Call the DLI Fraud Hotline at (406) 444-0072 or 1-888-556-4677 (toll-free). You can send your information electronically using ePass Montana, which is the most secure means of submitting personal information. You can fax your information to (406) 444-6651 or email it to DLIUIDCI@mt.gov. Include your name, email address, phone number, and a brief explanation as to why you suspect someone has fraudulently established a UI claim using your personal information. A customer service representative will contact you if further information is needed.

    Last Updated 6/11/20
  • What should I do if I suspect someone has fraudulently established a claim for PUA benefits using my personal information?

    If you receive a letter indicating a claim for PUA benefits has been filed using your personal information and you DID NOT file the claim, go to mtpua.mt.gov and click on Use a Letter ID to Report Identity Theft. There is a Letter ID and an Account ID or Claim ID in the upper right corner of the notice you received asking you to verify your identity. You will be required to enter the Letter ID and confirm it, before entering the Account ID or Claim ID. After clicking next, you will be asked for your contact information, so that the Department can contact you to investigate the matter.

    Last Updated 6/11/20
  • You can notify your financial institutions, the three major credit bureaus, and the Social Security office that you believe you are a victim of identity theft. You can also file a complaint with the Federal Trade Commission or call 877-ID-THEFT. File a police report with local law enforcement and make sure you receive a copy of the police report so you can present that to creditors or others who may require proof of the crime. You can also apply for an Identity Theft Passport that will help you prove to creditors and law enforcement that your identity has been used to commit fraud.

    For more information on identity theft and how to protect your personal information:

     

    Last Updated 6/11/20
  • DLI determined UI benefits were paid on a claim fraudulently established using my personal information. Do I have to repay those benefits even though I did not request or receive those benefits?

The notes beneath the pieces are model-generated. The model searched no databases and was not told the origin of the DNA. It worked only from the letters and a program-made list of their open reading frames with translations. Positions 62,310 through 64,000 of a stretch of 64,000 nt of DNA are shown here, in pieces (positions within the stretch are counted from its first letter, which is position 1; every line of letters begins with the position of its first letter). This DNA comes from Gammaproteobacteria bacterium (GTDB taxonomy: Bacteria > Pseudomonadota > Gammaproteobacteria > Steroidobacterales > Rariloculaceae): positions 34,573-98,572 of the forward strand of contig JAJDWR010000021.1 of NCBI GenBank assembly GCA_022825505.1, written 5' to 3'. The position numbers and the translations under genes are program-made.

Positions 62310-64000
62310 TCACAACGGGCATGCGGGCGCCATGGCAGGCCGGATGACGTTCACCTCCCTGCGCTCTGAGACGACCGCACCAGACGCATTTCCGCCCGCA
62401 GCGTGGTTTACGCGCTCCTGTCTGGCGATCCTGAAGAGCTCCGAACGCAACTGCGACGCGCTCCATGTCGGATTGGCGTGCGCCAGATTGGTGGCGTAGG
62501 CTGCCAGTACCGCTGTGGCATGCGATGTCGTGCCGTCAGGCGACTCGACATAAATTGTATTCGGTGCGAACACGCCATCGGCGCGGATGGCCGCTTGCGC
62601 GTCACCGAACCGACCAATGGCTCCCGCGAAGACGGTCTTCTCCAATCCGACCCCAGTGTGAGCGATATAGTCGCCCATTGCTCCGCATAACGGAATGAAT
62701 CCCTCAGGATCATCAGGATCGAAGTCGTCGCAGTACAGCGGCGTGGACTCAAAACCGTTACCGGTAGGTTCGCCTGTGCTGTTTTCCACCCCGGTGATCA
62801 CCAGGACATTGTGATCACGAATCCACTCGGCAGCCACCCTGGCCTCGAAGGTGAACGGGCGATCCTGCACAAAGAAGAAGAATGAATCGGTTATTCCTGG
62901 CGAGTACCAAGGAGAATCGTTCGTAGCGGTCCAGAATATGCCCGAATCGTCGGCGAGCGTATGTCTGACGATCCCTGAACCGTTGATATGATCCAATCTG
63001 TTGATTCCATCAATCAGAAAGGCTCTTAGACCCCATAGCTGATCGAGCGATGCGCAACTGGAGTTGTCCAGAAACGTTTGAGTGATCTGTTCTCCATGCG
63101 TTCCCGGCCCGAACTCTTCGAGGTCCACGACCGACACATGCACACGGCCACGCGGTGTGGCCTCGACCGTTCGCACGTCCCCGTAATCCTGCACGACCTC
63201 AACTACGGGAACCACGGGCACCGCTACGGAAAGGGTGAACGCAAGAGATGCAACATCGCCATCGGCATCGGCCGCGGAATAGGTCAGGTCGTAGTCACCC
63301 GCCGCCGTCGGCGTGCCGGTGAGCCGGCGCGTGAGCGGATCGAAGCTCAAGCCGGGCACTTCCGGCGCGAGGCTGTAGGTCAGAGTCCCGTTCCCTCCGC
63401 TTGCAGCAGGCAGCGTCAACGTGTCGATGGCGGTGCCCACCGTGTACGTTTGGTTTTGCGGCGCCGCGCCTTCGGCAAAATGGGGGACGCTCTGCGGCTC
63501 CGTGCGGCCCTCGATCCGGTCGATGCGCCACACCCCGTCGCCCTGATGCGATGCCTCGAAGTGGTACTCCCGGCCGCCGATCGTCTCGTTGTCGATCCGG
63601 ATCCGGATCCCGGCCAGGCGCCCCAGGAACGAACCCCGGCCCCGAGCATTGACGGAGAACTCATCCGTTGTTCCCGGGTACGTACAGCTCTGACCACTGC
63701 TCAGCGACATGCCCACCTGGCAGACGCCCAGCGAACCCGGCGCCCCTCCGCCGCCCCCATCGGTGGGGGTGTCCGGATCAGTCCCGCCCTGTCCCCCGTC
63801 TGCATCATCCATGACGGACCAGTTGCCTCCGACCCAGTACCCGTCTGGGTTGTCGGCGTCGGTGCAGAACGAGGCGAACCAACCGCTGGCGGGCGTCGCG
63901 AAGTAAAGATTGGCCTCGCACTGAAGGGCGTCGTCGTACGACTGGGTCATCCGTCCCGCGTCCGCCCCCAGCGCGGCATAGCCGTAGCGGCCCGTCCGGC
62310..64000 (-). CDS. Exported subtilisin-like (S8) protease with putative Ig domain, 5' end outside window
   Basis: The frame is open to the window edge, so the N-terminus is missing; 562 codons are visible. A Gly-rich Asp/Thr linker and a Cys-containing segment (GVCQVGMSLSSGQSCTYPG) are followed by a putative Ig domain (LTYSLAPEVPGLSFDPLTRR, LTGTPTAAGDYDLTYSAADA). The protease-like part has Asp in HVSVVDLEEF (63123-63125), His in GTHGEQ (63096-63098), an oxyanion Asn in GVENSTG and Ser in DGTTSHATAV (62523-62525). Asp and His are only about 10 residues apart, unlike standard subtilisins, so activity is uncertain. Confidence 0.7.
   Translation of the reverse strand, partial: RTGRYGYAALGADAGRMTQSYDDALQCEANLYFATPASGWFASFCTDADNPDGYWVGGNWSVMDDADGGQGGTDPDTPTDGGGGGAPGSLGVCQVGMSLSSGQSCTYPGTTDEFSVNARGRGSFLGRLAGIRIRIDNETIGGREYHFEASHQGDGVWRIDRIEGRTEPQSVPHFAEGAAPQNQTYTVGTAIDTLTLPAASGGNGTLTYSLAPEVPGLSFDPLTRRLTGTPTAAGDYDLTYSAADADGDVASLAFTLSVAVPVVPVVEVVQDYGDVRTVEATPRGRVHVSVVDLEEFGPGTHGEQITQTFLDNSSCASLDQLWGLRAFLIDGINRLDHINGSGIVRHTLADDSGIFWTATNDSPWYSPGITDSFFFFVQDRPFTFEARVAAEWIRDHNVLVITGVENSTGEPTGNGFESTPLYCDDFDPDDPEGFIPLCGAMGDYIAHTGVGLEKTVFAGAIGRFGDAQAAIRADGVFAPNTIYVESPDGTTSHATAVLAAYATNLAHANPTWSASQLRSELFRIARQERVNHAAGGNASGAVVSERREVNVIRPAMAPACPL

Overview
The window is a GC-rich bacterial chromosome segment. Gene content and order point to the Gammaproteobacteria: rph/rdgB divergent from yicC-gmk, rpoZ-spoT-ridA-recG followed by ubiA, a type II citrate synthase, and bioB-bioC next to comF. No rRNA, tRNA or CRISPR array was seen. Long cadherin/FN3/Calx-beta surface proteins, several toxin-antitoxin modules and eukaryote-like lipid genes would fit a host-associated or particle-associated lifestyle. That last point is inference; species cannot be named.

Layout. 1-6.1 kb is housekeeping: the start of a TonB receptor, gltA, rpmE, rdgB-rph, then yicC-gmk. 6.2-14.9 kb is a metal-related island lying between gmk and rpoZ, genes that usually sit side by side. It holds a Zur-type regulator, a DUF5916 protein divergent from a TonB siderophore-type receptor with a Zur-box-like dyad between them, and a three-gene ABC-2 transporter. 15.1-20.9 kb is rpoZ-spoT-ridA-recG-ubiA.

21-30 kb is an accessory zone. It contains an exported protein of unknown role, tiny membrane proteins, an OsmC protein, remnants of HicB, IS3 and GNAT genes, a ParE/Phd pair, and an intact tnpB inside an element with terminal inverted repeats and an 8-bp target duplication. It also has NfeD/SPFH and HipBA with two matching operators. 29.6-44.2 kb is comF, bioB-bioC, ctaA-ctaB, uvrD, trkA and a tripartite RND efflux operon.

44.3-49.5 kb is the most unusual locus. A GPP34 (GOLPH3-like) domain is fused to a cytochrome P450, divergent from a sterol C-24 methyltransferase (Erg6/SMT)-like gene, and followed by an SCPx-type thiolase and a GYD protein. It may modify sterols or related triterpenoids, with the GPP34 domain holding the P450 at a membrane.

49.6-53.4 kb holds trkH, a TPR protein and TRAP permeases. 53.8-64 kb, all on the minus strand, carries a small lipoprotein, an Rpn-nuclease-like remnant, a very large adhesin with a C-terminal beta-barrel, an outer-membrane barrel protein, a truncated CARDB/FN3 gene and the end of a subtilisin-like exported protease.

If DLI determines that benefits were paid out on a fraudulently established claim, you will not be required to repay those benefits. DLI takes UI fraud seriously and thoroughly investigates allegations of fraud. An investigation may take longer as DLI continues to process the unprecedented number of new and reactivated claims filed as a result of the COVID-19 pandemic.

    Last Updated 6/11/20
  • If DLI determines someone used my personal information to establish a claim for UI benefits, can I still apply for benefits if I need to?

    Yes. It may take some time, as DLI will take every step necessary to ensure your claim is distinguished from a fraudulent one.

    Last Updated 6/11/20
  • Report UI fraud at DLI’s Report Fraud page by clicking on Report Claimant Fraud or Report Employer Fraud and provide the requested information. You can also report UI fraud by calling (406) 444-0072 or 1-888-556-4677.

    You may also fax your information to DLI at (406) 444-6651 or email it to DLIUIDCI@mt.gov. Include the contact information of the claimant and/or employer suspected of UI fraud if you know it and provide as much information as you can about the suspected UI fraud. Remember, you can remain anonymous. If you want DLI to contact you, please include your name, telephone number, and email address.

    Ensure your documents are clear and readable. Write your name, email address, and telephone number on your documents. A customer service representative will contact you if further information is required.

    Last Updated 6/11/20

Interim Pandemic Assistance